Crypto-Enabled Marketplaces

By Fabrice Grinda and Matias Barbero

As we covered in FJ Labs’ Crypto Credentials, we’ve been putting a lot of thought into crypto marketplaces, especially on how traditional marketplace dynamics can change through the use of token incentives.

There are crypto-focused and crypto-enabled marketplaces, which may or may not overlap. The former is a marketplace for crypto assets, while the latter is usually a non-crypto marketplace (all offline marketplaces for instance) that uses crypto mechanics. Crypto-enabled marketplaces do not require users to buy tokens to use the platform. The crypto elements are typically abstracted from the use of the platform to maximize adoption.

Opensea, one of the largest NFT marketplaces, falls into the first camp. Users trade crypto assets, NFTs, but its underlying mechanics are not that different from, say, eBay, a centralized C2C marketplace. By comparison, Helium, is a two-sided marketplace connecting providers of wireless networks with buyers interested in using it to power different IoT devices. It deals with physical telecom equipment, not crypto assets, however, it uses token incentives making it crypto-enabled. At the intersection of this Venn diagram, we find projects such as Sushiswap or Opyn, a token exchange and defi derivatives platform, respectively, which use crypto mechanics to operate crypto-focused marketplaces.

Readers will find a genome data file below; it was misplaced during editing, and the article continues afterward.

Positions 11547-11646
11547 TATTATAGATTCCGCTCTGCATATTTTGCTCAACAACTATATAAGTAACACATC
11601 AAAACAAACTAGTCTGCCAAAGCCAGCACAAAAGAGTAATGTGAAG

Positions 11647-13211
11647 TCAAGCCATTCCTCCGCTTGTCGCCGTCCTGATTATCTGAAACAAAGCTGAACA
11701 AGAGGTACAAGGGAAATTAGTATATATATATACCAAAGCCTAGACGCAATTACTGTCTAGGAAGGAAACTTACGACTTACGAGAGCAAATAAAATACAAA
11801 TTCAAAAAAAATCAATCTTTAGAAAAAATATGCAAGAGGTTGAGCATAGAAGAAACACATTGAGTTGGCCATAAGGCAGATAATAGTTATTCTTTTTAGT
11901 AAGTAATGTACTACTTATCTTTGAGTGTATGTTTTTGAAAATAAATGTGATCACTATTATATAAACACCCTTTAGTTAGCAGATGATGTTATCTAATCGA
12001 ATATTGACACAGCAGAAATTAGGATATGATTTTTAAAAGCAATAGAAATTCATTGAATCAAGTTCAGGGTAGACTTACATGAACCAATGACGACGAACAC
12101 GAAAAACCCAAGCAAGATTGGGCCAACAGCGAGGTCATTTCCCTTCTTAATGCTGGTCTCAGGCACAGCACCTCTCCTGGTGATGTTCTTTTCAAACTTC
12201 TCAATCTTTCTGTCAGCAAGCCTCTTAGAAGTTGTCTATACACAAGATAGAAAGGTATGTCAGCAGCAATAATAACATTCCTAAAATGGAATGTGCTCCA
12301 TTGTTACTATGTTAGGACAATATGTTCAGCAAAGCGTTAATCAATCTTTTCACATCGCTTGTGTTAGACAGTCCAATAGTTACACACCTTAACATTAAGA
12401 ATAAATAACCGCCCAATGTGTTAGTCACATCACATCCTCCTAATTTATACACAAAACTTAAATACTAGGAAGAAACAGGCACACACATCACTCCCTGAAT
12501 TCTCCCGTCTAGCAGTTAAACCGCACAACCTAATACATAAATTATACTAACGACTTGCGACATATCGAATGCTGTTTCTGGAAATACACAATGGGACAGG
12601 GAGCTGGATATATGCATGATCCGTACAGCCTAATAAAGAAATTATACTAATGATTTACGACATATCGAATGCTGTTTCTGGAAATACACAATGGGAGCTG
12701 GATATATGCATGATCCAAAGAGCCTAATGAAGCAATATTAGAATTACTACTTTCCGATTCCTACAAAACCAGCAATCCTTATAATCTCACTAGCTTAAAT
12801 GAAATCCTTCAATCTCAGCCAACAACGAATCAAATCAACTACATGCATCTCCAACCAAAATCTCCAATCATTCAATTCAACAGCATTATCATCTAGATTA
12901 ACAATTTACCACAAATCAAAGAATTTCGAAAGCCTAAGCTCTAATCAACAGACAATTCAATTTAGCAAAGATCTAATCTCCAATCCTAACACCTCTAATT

Today crypto-focused marketplaces are more common, but over time crypto-enabled marketplaces should become the far larger segment.